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on June 23, 2010
The intended audience
In the preface of the book it is stated that the intended audience of the book is intermediate to experienced Vim users and considering the subtitle "Ready-to-use hacks with solutions for common situations encountered by users of the Vim editor" I was lead to believe is a book for those that had been around block and need hands-on examples of production boosters. In my mind I expected it to be a kind of cookbook with small recipes for distinct problems. This is most likely because I have just read the excellent "PHP phrasebook" by Christian Wenz and "Python Phrasebook" by Brad Dayley which both does a great job in this genre of ready-to-use books oriented to more experienced users. The reason I find these books so great are that they acknowledge that the reader is intermediate to experienced and heads straight for the recipes leaving the basics behind. After having read "Having Vim 7.2' I am not as convinced that "Hacking Vim 7.2' succeeded as well in this genre as it dwells too much at the basics in my opinion, but I will return to this later.

A short review of the chapters
The first chapter starts of with a historical insight to Vim and while this can be interesting it seems a bit out of focus for this "ready-to-use hacks with solutions" book. I did not really feel very exited after having read this chapter, but luckily this was followed by the excellent second chapter "Personalizing Vim". This second chapter dives head first into actual Vim hacking with a bunch of well described small hacks to the standard setup including color highlighting, gvim menu hacking and font changing. This chapter definitely fulfilled my expectation to what this a book like this should be, despite the fact that it dealt a little more with the graphical gvim than I am interested in.

The third chapter is called "Better navigation" and while it contained some useful bits, it also went unnecessary details with very basic elements already covered by vimtutor, which I assume that all "intermediate to experienced" users would be familiar with. This is quite vivid in example 1: "Finding the next occurrences of a word" where a full page is used on describing the standard search function. The chapter does however cover most subjects to be expected in a navigation chapter, so for the users who are completely new to Vim navigation it is a good introduction, but it reminds more of a introductory textbook than a "ready-to-use- hacks" book.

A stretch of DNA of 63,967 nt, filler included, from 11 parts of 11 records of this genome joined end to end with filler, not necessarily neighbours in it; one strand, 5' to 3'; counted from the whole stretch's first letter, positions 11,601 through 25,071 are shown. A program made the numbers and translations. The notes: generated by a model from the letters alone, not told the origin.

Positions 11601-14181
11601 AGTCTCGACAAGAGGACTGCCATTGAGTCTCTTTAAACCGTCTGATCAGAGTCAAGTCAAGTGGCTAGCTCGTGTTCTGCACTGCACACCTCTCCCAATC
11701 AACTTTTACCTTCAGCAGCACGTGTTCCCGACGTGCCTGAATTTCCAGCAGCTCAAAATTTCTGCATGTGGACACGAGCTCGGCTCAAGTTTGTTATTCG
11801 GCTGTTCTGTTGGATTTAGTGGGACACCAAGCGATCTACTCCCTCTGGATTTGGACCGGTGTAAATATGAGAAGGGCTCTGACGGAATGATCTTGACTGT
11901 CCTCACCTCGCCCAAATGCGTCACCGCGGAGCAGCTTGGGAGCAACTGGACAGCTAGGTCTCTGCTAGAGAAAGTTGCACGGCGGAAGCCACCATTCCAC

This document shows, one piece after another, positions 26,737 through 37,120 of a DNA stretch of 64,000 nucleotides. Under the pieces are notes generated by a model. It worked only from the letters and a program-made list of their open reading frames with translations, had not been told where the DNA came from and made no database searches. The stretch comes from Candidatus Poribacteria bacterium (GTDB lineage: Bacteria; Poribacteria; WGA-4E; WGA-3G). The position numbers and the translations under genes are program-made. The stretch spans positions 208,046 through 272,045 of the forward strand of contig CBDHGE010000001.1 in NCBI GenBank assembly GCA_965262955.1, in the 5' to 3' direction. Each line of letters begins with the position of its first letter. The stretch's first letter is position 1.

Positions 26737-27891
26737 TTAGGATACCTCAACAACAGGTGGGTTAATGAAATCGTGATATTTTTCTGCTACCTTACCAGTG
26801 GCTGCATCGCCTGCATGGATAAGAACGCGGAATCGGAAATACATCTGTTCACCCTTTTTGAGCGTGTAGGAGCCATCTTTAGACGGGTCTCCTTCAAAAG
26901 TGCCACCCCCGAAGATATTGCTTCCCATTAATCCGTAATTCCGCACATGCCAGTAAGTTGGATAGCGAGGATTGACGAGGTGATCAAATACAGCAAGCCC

Chapter four: "Production boosters" was the chapter I had been looking the most forward to reading after having seen the table of contents. The chapter contains a number of hacks that I found quite useful, such as a excellent walk through example of the usage of omnicompletion: The author goes into details with a real life scenario and uses a function written in vim to accomplish the text editing and I learn alot from reading it. Another example is the coverage of the netrw feature in Vim which enables editing files directly over ssh or ftp. Personally this is how I prefer a book like this to be - inspiring me to try out new hacks own my own.

The fifth chapter goes through formatting of both code and text in various ways and although it had some useful tips there wasn't really something I was very exited about. The sixth chapter about basic vim scripting was really surprisingly basic. The chapter is a very basic introduction to scripting and anyone with a background in any programming language would for instance not find the sections on "for loops" or "while loops" terrible interesting. At this point in the book I again got a bit confused about the intended audience: On one hand this is a great slow introduction to scripting and general programming, but when considering the subtitle of the book I would have expected a more direct approach with examples of useful scripts and tips to hack these.